McCollum, who signed a three-year, $100 million extension with the Blazers in 2019 that kicks off with the 2021-22 season, was also recently elected National Basketball Players Association (NBPA) president on August 7, succeeding two-term president Chris Paul.
He begins his tenure with an ongoing search to find a successor to NBPA executive director Michele Roberts. Not only that, but McCollum, who has been vice president on the NBPA’s executive committee since 2018, will be tasked with leading the union in collective bargaining talks with the NBA; the deal could expire in 2022-23 if either side chooses to opt out (or after the 2023-24 season if not).
“It means a lot to me to be elected by my peers,” McCollum said. “I’m appreciative and thankful. I’m honored to be able to represent us and to be able to speak on behalf of us to try to figure out ways to continue to build this game alongside the NBA and the ownership group. I’m really looking forward to the challenge.
“… I think this is the next step for me, to be able to represent our league and to be able to help build our game of basketball and try to figure out ways to collectively promote change. I think CP has done a great job and I think a lot of people who came before us have made the game a better place and I’m trying to do the same thing.”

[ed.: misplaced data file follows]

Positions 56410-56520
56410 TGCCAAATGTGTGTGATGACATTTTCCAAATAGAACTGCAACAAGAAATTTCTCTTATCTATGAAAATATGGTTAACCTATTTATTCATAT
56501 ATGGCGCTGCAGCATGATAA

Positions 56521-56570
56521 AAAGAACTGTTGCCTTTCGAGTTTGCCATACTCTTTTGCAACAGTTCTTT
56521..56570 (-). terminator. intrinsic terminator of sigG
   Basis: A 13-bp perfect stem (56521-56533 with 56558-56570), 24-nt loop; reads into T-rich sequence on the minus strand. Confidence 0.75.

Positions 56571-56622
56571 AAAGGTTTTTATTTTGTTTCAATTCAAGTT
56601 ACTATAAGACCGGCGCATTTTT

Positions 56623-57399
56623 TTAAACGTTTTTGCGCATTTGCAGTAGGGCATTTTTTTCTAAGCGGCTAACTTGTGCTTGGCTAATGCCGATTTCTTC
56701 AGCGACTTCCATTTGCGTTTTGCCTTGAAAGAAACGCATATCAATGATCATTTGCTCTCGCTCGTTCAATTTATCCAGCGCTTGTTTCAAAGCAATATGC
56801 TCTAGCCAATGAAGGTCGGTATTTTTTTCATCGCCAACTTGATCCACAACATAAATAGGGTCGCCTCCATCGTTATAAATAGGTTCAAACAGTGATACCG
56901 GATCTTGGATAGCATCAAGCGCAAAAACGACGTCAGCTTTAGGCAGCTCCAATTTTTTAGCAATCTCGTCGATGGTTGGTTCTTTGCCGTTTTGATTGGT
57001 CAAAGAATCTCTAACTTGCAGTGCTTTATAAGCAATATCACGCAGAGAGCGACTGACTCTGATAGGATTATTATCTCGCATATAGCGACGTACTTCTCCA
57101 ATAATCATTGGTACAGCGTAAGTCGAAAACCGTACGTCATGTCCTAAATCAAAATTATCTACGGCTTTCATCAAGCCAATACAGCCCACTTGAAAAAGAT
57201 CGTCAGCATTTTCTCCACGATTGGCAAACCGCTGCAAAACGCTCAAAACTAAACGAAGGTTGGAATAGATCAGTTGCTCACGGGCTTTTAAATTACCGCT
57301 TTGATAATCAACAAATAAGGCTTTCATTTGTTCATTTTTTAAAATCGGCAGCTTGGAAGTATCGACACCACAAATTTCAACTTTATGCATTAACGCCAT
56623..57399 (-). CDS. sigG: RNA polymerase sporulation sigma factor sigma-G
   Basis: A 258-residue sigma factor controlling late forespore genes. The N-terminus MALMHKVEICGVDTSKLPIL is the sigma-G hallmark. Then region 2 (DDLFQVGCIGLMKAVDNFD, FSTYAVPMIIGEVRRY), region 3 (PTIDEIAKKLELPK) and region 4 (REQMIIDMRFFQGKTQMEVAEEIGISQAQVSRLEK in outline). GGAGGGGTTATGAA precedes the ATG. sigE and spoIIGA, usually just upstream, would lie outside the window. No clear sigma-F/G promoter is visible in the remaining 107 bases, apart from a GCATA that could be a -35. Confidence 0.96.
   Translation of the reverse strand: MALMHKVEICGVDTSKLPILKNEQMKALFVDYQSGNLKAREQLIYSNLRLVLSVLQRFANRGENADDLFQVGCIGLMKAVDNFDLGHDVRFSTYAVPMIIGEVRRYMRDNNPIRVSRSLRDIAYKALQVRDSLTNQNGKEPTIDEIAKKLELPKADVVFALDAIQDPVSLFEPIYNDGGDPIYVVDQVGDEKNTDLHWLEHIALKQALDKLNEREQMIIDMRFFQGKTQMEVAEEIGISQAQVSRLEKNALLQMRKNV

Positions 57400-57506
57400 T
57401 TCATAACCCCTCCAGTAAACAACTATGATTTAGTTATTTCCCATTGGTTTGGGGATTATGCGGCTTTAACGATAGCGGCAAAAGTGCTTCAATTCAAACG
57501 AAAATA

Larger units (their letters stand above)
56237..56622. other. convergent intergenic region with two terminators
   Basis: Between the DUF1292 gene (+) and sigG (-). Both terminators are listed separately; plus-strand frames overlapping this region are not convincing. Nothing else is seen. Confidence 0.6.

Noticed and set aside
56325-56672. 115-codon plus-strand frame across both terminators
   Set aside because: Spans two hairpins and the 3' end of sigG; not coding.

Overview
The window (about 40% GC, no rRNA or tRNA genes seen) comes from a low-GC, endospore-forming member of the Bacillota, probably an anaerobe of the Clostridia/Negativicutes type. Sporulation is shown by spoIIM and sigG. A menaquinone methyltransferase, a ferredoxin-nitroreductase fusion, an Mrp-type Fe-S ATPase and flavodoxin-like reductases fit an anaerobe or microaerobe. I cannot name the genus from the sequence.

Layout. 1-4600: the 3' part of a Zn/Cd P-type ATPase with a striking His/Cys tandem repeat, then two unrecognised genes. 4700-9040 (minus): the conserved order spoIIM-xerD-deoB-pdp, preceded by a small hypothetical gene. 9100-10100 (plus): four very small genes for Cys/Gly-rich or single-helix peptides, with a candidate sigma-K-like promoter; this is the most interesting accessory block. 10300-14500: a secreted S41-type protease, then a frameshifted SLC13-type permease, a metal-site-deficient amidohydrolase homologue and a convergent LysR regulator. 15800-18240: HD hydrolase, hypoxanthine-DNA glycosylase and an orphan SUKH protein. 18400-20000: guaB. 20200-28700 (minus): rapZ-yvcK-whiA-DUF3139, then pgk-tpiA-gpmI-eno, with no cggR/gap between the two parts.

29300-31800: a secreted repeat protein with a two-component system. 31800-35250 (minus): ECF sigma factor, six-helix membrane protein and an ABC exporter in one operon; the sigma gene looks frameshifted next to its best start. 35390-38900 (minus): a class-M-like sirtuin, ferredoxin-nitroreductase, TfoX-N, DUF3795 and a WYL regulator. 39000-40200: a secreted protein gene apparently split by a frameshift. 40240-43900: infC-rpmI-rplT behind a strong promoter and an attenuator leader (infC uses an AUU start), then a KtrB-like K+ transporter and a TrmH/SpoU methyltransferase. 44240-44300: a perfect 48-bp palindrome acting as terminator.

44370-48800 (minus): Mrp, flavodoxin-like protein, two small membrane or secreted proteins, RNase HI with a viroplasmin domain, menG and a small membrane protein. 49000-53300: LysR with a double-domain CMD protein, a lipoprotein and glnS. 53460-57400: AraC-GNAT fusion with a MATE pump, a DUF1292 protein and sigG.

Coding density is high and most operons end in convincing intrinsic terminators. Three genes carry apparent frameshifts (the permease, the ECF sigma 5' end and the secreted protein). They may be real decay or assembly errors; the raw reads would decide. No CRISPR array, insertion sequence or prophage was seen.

Not only is McCollum striving to make a difference for his fellow players in the league, he’s also gearing up for his ninth season in the NBA after being selected No. 10 overall out of Lehigh University in the 2013 NBA Draft.
Damian Lillard (0) and CJ McCollum (3). (Photo by Wesley Hitt/Getty Images)
Portland, which went 42-30 last season, was eliminated in the Western Conference First Round for the fourth time in five years. The Blazers pressed the reset button by parting ways with Terry Stotts on June 4 and hiring Los Angeles Clippers assistant Chauncey Billups later that month.
With trade rumors swirling again involving six-time NBA all-star and backcourt partner Damian Lillard—who on August 24 said via Instagram Live, “I’m not leaving PDX, not right now at least.”—McCollum’s focus remains the same: block out the noise and focus on improving himself.
“It’s a part of the job. I think it comes with the territory,” he said. “You become a person who can compartmentalize and understand that people are always going to have an opinion of you. If I truly believed everything that was said about me, I wouldn’t be in the position I am today. I embrace the negativity, I embrace the positivity and I just stay even keeled through it all understanding I am a professional athlete—there are flaws in my game, there’s flaws in all of our lives and there’s a way for you to improve and go about it while not letting it affect you.
“I think I’ve always done that and I’ll continue to do that throughout the rest of my career. My job is to get better as a basketball player and help our team win, and that’s what I continue to do each year in my career and what I look forward to doing this season, while blocking out the noise and embracing the challenge of being better, holding myself accountable and holding myself to a higher standard than anybody could ever hold me to.”